|Photo: David McClister|
Trampled by Turtles will be bringing their progressive bluegrass sextet to the Charleston Music Farm this Friday night. Here’s where they’ve been and a peek into their new album released in May, Life is Good on the Open Road. If you like progressive jam grass that’ll light a fire under your ass and then rock you slowly, don’t miss this show.Get your tickets here.
When Tom Petty died, the group of Minnesota friends got together to celebrate his life and music, which ended up igniting the new album, which is their first in four years. After returning from what was referred to as an indefinite hiatus, Trampled by Turtles rekindled their friendship and their controlled chaos to craft Life is Good on the Open Road.
The first track, “Kelly’s Bar”, proves they are right where they left off with an incredibly high tempo and perfect timing. “Blood In The Water” belongs in the same part of the catalog as “Kelly’s Bar” at an even quicker pace. One of the songs best built to transition into a live setting is “The Middle”. With a soaring fiddle from Ryan Young situated right in the middle, the band could go toward traditional bluegrass and pass solos around.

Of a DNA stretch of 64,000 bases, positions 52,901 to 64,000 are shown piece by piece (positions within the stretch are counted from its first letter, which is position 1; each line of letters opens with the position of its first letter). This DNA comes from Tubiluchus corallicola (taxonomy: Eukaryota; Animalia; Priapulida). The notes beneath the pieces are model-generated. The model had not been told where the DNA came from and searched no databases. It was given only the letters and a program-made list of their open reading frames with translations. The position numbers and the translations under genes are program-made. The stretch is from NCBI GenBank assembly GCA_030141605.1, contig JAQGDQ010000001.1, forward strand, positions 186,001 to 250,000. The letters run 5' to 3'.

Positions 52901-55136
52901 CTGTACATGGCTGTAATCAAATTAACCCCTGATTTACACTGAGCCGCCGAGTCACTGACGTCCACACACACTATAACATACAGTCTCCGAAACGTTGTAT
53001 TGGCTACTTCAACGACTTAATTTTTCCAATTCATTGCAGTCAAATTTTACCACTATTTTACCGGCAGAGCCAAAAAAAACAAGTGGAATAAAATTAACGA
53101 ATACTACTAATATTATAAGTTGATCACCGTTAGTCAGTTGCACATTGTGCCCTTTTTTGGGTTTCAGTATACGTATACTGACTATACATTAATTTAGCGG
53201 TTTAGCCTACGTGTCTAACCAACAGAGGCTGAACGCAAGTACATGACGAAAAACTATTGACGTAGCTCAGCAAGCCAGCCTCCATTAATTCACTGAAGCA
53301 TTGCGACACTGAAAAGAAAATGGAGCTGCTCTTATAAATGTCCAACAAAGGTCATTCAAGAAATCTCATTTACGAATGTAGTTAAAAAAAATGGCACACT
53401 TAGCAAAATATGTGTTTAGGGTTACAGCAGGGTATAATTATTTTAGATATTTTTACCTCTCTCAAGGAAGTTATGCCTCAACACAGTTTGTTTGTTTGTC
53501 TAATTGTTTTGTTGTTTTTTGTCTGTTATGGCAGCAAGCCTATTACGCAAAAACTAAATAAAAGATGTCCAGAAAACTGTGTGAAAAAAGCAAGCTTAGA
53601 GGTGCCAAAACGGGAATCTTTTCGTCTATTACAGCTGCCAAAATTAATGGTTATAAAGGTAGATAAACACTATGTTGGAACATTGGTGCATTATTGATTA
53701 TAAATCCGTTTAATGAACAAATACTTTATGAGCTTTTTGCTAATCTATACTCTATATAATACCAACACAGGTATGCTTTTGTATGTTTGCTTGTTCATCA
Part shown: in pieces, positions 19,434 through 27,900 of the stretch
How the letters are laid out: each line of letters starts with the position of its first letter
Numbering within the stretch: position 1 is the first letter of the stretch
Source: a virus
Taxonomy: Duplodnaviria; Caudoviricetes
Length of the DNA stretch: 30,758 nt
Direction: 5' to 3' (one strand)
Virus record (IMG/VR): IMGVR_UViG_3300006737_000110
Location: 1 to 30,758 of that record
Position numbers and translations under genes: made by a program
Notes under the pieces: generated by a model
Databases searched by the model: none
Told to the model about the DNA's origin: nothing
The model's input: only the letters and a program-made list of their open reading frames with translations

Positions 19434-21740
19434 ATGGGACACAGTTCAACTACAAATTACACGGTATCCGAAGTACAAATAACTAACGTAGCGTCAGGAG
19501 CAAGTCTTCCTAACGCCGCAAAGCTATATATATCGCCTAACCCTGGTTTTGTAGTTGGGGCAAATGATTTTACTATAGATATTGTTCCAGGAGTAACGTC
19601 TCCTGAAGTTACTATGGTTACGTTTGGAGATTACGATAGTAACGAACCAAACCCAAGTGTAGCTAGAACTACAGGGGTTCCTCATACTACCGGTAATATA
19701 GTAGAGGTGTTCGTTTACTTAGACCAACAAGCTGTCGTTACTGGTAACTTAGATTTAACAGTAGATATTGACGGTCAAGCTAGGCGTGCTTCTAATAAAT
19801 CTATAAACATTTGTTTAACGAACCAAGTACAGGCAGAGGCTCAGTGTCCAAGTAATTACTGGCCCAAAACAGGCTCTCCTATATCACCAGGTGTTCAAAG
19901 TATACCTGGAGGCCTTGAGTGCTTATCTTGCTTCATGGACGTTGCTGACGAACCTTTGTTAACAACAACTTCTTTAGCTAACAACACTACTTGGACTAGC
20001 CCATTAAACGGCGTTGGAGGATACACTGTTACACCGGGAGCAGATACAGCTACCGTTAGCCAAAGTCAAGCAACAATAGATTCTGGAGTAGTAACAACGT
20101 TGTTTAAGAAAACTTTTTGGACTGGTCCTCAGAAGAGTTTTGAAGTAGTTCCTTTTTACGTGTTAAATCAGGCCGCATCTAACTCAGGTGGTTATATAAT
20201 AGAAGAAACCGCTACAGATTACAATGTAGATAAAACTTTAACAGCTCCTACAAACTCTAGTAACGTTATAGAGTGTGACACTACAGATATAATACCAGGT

But don’t think it’s just fast pickin’ like most of their older stuff. Trampled by Turtles proves chaos can be brought to harmony. Eamonn McLain provides a cello that floats right above Erik Berry’s Mandolin in “We All Get Lonely.” The low and mid-tempo part of their new album is reminiscent of frontman David Simonett’s side project Dead Man Winter’s 2017 album Furnace. Check out Furnace on Spotify here.
The title track begins as a complete breath out, an exhale from holding onto love, friendship, and music. But in the last verse, Simonett sings “Life is good on the open road / We’re closer now than we’ll ever know / The light inside you comes and goes / But it never really goes out.” Like the little breath of air that might never leave your lungs, you’ll always hold onto something after a loss.
Trampled By Turtles developed a sound over the past 15 years that fits into no man’s land. It isn’t all bluegrass, it isn’t rock, or punk, or country; they play what they like and they play it fast. They envelop the celebration of self-pity like The Wood Brothers, the electricity of Greensky Bluegrass, and still keep somber country roots like Merle Haggard. Trampled by Turtles made progressive bluegrass mainstream.
Check out a stream of the new album Life is Good on the Open Road below. And get tickets to their show at the Music Farm this Friday night here.Follow @extrachill on Instagram!